But making any tent-pole franchise film is a challenge, and this feels like it must have been particularly true of Suicide Squad, given the source materials’ stereotypical and troublesome characters, the reactionary political culture of 2016 having been heightened by problematic films and audiences and candidates, the prominence of comic book purists ready to wet their pants at any alteration of the existing text, the recently developed model of studio over-control, and the absolute critical and partial commercial failure of the first two films in the Justice League-centric extended universe. But, faced with an uphill battle, chased by studio pitbulls, and stuck between a mountain of man-diapers and a woke place, Ayer, perhaps the most divisive filmmaker to helm a film in this contemporary genre, hasn’t just leaned in, he’s blindly thrash danced a path through to… somewhere.
We’re the Bad Guys; It’s What We Do: While the effort is admirable, the result isn’t always. At times, Ayer, cast, and crew are so focused on emboldening and emblazing their font that there are vital instances where they neglect to clean up (or establish) the substance of their text.
For instance, there had to have been a script solution that could have sidestepped making El Diablo (the first comic-sourced Latin hero to appear in film) a Mexican “gangbanger,” but such measure would have shortened what is the most distinct and traceable redemption arc of the film, a devil who becomes a Christian martyr.
Additionally, the sexual interest of Roman Vasyanov’s camera on Harley’s barely covered derriere is wince-worthy in its obsession, cheapening both her and The Joker’s chess game of psychological damage and the earlier assessment that she sleeps “where she wants, when she wants, and with who she wants.” This discomfort is underlined later, in the film’s most-wtf moment, when Harley’s deepest desire is represented as a wish to be a baby-holding housewife in hair curlers (Seriously, wtf?). But to allow these highly uncomfortable moments of sexism to be definitional of the role and the character erases the joy of seeing that Robbie is also providing an example where an actress seems finally to be having fun with a female comic book lead, and the character proves to be the most equipped of the crew, freed from the established standard in which the token woman is expected to give softly delivered motivational speeches and occasional wrist tickles.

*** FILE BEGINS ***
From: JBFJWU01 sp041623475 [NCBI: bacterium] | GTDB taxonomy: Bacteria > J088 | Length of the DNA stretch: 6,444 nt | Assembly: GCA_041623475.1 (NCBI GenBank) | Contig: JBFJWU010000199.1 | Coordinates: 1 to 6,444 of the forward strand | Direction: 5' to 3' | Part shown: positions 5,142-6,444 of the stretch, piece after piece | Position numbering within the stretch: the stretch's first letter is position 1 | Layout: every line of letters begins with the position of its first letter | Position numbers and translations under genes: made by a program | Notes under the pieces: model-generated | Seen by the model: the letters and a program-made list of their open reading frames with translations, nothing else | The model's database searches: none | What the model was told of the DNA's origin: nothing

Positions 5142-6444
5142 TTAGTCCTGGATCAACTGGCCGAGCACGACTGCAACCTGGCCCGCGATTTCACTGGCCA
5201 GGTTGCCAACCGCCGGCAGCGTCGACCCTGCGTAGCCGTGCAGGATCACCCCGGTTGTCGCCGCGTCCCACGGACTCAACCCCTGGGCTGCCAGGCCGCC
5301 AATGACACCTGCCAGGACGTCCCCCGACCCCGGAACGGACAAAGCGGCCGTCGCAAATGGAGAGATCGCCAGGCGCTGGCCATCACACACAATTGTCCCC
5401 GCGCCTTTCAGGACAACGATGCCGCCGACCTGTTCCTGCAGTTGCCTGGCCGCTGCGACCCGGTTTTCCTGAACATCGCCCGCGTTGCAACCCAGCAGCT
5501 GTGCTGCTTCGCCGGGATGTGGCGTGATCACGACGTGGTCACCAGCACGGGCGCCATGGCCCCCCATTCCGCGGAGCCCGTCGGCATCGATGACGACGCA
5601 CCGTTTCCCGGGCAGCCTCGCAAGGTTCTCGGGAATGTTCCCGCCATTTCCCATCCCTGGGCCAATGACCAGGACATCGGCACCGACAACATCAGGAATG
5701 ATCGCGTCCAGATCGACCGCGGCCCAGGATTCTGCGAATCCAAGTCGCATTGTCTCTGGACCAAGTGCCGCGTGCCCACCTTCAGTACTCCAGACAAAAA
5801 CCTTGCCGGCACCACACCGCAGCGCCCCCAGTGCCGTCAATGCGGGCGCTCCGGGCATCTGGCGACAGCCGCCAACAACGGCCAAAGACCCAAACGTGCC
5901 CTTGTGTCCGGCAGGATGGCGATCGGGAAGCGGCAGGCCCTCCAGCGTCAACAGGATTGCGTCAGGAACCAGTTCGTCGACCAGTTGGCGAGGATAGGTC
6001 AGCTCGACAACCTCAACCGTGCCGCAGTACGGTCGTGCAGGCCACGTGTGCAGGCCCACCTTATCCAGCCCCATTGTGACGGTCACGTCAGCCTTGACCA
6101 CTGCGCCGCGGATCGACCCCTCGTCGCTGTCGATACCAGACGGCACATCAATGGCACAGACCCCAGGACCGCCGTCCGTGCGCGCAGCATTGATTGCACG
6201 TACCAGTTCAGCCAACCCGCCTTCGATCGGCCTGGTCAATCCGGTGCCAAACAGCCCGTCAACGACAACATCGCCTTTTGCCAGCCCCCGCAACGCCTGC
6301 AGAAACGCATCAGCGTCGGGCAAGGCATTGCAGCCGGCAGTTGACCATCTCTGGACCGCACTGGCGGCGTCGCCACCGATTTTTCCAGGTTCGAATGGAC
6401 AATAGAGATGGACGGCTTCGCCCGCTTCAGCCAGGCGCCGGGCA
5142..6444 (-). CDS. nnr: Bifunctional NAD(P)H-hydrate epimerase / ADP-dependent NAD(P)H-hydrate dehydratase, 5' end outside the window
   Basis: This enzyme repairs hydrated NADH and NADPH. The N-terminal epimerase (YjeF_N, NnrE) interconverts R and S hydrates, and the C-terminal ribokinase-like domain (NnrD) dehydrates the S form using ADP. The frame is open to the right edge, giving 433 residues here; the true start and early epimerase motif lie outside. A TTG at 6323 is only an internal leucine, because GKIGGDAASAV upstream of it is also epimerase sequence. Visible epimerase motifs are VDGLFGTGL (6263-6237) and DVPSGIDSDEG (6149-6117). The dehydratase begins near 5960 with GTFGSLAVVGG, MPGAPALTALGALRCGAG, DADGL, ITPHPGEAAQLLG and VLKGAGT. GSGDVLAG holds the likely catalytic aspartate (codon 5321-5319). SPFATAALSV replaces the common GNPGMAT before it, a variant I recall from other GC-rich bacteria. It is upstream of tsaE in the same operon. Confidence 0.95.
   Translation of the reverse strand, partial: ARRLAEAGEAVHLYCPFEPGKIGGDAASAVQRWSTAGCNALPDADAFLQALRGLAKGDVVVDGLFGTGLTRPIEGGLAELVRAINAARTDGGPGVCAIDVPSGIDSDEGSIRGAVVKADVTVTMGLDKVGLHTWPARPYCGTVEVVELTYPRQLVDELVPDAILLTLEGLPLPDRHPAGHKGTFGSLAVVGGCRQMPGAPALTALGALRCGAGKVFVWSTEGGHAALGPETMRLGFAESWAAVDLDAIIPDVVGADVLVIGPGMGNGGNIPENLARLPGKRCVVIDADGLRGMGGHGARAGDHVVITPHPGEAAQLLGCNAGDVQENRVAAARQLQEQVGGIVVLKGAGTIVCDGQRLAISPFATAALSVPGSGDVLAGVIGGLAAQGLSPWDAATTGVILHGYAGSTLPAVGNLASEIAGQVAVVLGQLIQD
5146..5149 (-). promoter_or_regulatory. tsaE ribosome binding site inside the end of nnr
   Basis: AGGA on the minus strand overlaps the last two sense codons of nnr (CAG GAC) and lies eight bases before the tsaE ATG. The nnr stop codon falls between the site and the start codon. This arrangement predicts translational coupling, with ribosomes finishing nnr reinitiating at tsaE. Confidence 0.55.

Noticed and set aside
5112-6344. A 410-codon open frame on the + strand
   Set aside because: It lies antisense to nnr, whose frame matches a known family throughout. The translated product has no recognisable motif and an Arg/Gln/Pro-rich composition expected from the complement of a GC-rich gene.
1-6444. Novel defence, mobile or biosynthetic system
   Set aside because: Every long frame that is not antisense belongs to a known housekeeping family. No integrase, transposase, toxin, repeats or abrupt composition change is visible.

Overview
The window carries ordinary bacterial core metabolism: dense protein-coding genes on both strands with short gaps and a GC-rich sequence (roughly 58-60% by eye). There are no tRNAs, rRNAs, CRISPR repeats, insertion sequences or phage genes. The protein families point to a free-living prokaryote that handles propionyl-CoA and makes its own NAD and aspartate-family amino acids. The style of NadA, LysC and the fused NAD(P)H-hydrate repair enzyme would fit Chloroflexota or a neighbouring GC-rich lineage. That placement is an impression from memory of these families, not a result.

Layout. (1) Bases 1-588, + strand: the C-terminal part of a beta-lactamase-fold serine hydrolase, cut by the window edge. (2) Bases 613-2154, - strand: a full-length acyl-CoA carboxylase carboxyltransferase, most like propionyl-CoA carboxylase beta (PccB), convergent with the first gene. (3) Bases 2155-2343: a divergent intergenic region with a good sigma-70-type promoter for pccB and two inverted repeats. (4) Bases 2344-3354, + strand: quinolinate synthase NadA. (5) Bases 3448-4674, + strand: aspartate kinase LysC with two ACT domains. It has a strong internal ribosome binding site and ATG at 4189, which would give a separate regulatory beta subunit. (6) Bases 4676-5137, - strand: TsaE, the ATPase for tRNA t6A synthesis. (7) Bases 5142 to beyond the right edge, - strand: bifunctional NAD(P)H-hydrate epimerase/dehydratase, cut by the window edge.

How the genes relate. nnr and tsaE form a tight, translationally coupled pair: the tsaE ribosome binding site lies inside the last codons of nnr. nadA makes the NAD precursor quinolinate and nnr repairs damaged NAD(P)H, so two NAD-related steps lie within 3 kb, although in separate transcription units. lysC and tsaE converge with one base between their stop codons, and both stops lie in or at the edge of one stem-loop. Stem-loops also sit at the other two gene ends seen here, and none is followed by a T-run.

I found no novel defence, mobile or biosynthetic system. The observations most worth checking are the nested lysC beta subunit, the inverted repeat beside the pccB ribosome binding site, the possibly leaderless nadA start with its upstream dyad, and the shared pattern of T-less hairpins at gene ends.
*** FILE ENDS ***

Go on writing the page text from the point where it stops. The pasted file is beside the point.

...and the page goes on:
Even with those inexcusable errors in judgment, Suicide Squad finishes as the most diverse representation of comic [anti-]heroism that we have seen in cinemas, and it was somewhat refreshing to have a troupe’s story contain four female power players, with at least one of them being the driver in each step of resolution while the group’s two alpha males, Deadshot (Smith) and Rick Flagg (Joel Kinnaman) stupidly bump chests and try not to hug. The standout, though, might be Amanda Waller (Viola Davis), a lead government official who has no literal superpowers, but possesses an implied, incomparable super-agency. Waller is in charge of everything—the good guys, the bad guys, the whole country—and her authority is granted by being the kind of unflinching, no-nonsense asskicker who unhesitantly unloads a pistol on operatives who witness more than they are cleared to witness. She is a mean and narratively ugly character that some might find off-putting, but it’s necessary to ask the last time we said that about a woman in an action flick.